How to reduce stress around sexual identity

It has long been accepted that the strain of ones sexual orientation (identity, attraction, behaviour) can make for stress vulnerability.


But hold on a minute, lets clarify a few points.


First, stress. We hear this word banded about, but what do we actually mean when we talk of stress? The word ‘stress’ is derived from the Latin ‘stringere’, meaning to draw tight. Later being used the describe hardship and affliction, and a response to a perceived threat, which became known as the ‘fight or flight’ response.


What happens in the body is the stress response releases adrenalin into the body, this raises the level of tension in our muscles and speeds up the heart beat (amongst a host of other things). This was an alarm system to our ancient ancestors to ensure their survival.


However, in todays fast paced society we face a barrage of daily stressful situations (although rarely life threatening as our ancestors did). We no longer allow ourselves the physical ‘fight or flight’, that is, releasing our aggression and fighting or turning and actually running away. These activities would release the build up of tension. Rather, we subdue or repress our natural responses. It is this that can lead to physical and psychological  complaints (what are often called distress).


This is why it is thought that up to 85% of all illnesses are stress related.


So, stress is a natural part of the human condition.


Stress is necessary for motivation, growth, development and change. Therefore, it is not whether stress is present or not that is important, but the level of stress, our perception of the events taking place and our response to our perceptions that will dictate how stressed we feel.

Second, sexual orientation. Western society has constructed and defined fairly rigid masculine and feminine characteristics and roles. Homophobia is rooted in the hatred of what is perceived to be feminine in men (in this our patriarchal society), which can result in violence, gay-bashing, and many forms of harassment and discrimination.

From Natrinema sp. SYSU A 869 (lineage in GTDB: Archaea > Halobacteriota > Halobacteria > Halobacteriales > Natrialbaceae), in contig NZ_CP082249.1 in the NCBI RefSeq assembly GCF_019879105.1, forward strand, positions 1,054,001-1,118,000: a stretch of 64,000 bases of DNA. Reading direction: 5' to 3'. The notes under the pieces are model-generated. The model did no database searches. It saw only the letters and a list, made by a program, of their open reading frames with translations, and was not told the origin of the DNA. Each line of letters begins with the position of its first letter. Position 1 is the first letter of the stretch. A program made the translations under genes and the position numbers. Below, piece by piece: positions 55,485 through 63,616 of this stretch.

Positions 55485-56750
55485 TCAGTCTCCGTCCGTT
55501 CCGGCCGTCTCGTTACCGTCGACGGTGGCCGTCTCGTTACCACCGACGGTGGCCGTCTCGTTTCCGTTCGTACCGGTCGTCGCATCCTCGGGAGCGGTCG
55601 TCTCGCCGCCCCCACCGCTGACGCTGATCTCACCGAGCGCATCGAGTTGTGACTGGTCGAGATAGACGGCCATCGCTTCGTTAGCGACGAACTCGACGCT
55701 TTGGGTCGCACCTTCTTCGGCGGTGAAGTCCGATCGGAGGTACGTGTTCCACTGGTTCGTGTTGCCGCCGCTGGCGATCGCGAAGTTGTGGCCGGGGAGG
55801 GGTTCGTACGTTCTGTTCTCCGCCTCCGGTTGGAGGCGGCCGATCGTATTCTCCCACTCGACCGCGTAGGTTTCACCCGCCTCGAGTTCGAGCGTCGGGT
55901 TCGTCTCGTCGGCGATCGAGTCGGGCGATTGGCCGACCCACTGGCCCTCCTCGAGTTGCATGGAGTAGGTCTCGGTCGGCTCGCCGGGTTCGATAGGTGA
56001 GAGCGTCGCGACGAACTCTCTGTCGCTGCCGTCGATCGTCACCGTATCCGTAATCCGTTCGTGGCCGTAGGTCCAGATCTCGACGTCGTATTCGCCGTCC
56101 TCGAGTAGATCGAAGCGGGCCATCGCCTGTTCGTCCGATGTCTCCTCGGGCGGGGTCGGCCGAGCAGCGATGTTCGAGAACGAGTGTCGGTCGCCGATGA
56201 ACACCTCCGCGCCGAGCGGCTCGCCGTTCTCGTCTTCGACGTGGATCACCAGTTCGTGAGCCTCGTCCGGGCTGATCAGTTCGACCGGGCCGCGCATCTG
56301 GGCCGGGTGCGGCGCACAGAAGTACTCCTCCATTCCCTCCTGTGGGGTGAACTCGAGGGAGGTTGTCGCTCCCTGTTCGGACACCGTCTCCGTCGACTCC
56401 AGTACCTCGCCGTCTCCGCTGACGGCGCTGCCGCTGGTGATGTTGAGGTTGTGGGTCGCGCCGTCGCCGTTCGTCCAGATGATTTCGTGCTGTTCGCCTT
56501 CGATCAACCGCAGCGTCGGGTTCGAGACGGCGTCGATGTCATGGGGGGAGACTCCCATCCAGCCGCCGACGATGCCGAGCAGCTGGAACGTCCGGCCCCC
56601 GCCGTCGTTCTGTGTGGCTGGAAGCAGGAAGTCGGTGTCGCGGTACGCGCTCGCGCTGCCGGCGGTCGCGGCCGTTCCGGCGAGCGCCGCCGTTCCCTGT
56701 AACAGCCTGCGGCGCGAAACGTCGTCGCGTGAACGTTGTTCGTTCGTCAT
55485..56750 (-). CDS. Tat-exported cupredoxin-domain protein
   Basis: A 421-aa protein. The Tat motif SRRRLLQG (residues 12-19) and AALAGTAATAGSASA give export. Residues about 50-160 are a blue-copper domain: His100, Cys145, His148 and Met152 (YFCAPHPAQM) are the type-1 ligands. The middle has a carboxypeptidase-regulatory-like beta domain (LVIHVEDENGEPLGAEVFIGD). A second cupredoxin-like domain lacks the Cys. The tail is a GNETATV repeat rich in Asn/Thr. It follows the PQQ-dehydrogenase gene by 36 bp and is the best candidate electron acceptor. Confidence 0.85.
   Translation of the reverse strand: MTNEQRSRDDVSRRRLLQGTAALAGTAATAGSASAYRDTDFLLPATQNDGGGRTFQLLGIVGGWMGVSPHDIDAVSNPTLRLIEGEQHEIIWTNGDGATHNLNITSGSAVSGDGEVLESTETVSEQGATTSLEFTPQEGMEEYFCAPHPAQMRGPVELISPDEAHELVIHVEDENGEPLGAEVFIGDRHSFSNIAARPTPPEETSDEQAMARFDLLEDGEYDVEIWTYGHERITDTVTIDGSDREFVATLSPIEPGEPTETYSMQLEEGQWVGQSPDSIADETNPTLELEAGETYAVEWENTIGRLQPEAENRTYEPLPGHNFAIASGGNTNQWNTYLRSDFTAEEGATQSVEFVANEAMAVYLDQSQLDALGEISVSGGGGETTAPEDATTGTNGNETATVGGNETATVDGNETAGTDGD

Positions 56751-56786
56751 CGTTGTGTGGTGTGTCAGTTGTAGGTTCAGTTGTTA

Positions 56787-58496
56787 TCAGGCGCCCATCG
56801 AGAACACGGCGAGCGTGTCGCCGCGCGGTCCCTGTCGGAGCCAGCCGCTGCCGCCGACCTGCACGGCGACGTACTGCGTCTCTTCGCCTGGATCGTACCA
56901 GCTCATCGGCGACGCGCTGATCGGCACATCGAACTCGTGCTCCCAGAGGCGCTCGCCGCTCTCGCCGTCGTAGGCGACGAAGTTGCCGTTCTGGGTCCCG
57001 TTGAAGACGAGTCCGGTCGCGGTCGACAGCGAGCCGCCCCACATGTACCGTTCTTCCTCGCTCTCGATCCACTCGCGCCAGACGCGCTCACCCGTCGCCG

In our society conformity is prized and the atypical is scorned.


It is not our sexual orientation itself that is at issue, but our perceived difference. This can lead to social isolation and cause low self-esteem.


It is worth reminding ourselves of Morris Massey’s 4 Stages of Development, which runs through the imprinting period, from birth to age seven, to the modelling period, from about eight to age thirteen, and the socialisation period, from about fourteen to twenty-one. It is at this third stage most people become stuck. Most people never progress beyond socialisation (see my article LGBT, and taking the steps beyond socialisation).


And yet the forth stage, from about twenty-two onwards, is that of self-actualisation, where we become more fully who we truly are. Indeed, if you consider Abraham Maslow’s Hierarchy on Needs we can see there is yet a further stage, that of self-transcendence, where we become the best version of who we truly are for ourselves and for others.


But rarely do people grow and progress to this stage.


This has brought up another two key aspects.


Perceptions. It has long been known that we don’t experience the world as it is, but as we perceive it to be. There is an old saying ‘your perception becomes your reality’ – do you think ‘I won’t believe it until I see it’ or ‘I won’t see it until I believe it’. There are a number of useful strategies and techniques for shifting your perspective and perception.


Self-esteem. Low self-esteem can lead to a display of symptoms of distress. It is worth bearing in mind there are four aspects of the self. Our self-worth, which is our intrinsic value, our self-esteem, which is how we feel about our self at this moment in time (which is were our distress, anxiety, low confidence etc resides), our self-image, which is how we see our self and the stories we tell our self, and our self-concept, the vision we have of our self for the future, our ideal self. Low self-esteem limits our self-concept of who we can be, making us think thoughts such as ‘I’m not good enough’.


Bringing it all together


Key aspects underlying stress vulnerability then is our perceptions and self-esteem. We can change our perceptions using perspective shifts and reframing techniques for healthier and stronger beliefs (see  my article How reframing helps us change). We can also enhance our self-esteem by focussing on our self-worth (see my article How to Build Self-worth) for it is our intrinsic self-worth that determines how we feel about our self and the stories we tell ourselves, which in turn, if they are empowering stories, will enhance our self-concept. Who we truly are.


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